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Introduction to critical appraisal
Evidence-based nursing (EBN) means using the best available evidence from research, along with patient preferences and clinical experience, when making nursing decisions.1 Nurses are increasingly concerned about ensuring that care is research based, and EBN offers a strategy to help nurses achieve this goal by using 5 steps:
Step 1: reflecting on practice and identifying areas of uncertainty
Step 2: translating these areas of uncertainty into focused, searchable questions2
Step 3: searching the literature for studies that use appropriate designs to help answer the question3–6
Step 4: critically appraising the research
Step 5: changing practice if the research suggests this is necessary.
Previous Notebooks in Evidence-Based Nursing that have described the process of EBN 2–6 were written with busy clinical nurses in mind. The next series of Notebooks will explore step 4 in detail—how to assess whether research findings are valid and appropriate for clinical application.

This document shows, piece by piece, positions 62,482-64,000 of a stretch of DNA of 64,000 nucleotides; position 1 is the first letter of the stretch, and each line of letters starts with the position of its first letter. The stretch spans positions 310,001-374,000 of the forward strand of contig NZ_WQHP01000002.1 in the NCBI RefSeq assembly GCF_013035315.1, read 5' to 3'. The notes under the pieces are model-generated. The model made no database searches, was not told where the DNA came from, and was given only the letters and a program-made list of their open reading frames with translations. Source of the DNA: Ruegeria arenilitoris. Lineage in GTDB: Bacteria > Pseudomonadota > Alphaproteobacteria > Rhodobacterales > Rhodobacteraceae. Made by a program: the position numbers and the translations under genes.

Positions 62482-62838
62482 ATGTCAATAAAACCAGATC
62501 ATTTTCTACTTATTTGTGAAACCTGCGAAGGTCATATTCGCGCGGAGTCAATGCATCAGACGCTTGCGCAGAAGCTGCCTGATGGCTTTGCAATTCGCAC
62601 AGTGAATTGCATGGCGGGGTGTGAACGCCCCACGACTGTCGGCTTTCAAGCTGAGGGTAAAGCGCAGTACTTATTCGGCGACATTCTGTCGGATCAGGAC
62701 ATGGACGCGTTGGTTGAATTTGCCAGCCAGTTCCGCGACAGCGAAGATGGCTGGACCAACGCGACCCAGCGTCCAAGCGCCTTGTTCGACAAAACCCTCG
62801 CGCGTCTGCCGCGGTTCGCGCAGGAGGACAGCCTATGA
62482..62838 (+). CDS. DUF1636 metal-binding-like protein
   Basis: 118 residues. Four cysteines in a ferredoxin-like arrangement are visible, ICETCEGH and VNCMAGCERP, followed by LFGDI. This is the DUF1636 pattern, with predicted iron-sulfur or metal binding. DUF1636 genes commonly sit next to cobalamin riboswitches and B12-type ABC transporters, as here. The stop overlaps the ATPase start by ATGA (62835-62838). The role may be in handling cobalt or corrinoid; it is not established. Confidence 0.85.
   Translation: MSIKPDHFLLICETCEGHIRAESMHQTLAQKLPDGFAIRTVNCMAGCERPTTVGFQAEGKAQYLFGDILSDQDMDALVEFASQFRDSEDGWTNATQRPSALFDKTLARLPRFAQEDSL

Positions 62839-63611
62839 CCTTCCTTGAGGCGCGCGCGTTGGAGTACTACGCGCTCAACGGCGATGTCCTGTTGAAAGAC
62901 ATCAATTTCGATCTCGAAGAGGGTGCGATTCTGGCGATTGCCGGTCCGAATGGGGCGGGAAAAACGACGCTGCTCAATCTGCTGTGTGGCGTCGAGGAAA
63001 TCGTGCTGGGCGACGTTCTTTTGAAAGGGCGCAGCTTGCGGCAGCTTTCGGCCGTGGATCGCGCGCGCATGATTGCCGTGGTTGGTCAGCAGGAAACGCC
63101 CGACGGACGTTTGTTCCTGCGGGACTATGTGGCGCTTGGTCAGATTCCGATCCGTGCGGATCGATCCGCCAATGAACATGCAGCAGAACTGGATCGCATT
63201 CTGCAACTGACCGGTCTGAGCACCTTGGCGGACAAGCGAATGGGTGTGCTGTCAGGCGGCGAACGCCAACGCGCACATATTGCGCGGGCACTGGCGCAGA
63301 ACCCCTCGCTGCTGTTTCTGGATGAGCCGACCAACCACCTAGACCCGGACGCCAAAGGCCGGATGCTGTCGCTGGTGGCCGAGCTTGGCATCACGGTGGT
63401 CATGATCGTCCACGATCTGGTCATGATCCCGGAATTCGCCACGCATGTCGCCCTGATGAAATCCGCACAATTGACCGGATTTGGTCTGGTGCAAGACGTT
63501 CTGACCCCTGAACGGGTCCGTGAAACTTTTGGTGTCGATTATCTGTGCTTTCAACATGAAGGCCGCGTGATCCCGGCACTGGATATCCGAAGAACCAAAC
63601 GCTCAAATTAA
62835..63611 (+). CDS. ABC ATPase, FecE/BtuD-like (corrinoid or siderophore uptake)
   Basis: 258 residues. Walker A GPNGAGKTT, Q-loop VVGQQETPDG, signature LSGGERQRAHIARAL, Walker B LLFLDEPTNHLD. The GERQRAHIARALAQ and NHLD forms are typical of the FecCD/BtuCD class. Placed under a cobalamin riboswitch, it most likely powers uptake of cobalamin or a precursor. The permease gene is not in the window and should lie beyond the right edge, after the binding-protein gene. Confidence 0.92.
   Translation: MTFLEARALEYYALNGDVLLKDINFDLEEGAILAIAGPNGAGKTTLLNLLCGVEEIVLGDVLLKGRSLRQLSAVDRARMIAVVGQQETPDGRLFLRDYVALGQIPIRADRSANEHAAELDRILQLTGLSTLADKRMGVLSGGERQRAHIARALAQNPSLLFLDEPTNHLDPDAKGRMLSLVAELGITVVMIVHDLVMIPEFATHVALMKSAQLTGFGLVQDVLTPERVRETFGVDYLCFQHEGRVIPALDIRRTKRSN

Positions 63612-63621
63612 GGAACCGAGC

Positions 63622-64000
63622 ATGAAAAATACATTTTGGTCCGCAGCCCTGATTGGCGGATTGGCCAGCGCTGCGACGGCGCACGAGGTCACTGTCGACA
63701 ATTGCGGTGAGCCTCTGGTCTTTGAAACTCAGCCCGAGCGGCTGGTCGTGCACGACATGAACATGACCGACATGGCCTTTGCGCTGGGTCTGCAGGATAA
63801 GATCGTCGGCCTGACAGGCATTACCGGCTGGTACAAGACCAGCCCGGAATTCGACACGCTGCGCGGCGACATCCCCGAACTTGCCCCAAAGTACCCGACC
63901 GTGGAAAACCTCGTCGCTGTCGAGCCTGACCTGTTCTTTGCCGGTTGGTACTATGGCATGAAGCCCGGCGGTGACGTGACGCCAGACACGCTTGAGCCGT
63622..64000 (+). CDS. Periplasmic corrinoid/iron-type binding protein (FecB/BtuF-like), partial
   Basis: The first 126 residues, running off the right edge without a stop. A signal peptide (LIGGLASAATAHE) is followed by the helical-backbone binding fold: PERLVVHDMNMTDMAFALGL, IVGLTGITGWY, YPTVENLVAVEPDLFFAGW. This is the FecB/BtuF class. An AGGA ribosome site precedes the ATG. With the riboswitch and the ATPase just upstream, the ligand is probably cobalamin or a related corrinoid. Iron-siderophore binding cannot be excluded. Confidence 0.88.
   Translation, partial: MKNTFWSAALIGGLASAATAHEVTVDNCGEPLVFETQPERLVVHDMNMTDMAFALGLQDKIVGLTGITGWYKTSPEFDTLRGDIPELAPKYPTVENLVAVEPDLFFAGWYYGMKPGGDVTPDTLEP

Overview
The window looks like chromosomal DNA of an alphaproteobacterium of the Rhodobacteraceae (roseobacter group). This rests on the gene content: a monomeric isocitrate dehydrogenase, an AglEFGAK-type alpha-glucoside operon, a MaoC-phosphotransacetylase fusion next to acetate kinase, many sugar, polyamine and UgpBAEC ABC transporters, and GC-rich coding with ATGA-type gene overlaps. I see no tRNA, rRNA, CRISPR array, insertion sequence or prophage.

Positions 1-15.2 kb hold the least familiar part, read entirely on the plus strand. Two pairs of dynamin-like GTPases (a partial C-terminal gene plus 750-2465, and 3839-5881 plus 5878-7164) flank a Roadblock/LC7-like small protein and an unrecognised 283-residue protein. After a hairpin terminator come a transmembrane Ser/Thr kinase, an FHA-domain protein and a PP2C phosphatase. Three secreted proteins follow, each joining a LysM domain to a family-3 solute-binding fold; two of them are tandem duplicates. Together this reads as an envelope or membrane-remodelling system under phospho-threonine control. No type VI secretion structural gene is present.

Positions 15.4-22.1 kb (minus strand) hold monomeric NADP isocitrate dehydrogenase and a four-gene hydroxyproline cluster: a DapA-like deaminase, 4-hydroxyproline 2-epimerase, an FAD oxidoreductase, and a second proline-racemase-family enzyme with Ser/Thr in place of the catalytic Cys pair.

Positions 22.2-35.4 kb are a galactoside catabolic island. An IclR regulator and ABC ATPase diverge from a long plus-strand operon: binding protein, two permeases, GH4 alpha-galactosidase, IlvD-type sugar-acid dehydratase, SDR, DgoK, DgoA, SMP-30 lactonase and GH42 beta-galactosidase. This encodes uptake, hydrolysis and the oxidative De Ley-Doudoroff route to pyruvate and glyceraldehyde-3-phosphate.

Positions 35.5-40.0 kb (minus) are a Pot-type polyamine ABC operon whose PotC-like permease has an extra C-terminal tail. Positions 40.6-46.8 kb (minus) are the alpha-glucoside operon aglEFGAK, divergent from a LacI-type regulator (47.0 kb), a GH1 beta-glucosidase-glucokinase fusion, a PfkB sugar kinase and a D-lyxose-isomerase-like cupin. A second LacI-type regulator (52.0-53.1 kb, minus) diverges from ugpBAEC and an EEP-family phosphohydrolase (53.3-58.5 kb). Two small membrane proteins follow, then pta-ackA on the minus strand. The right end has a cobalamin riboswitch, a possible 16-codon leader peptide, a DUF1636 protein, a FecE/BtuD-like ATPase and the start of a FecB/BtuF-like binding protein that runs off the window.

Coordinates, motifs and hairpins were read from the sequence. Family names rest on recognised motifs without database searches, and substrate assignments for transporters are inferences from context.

The volume of healthcare literature has been described in graphic terms. Did you know, for example, that Medline has indexed more than 9 million citations in more than 4,000 journals since 1966?7 Clearly, no individual practitioner can read this volume of research; nor should they try, as only a small proportion of it is of good quality. The trick to keeping abreast of the latest research is to quickly filter the good from the bad. For example, staff of the evidence-based journals office recently calculated that of 136 journals read for 4 evidence-based journals (Evidence-Based Nursing, Evidence-Based Mental Health, Evidence-Based Medicine, and ACP Journal Club), an estimated 8% of 21 100 articles passed evidence-based methodologic filters (personal communication, A McKibbon, 20 Mar 2000).
Anyone who has designed or implemented a research study knows that it can be difficult to do well. Researchers, like …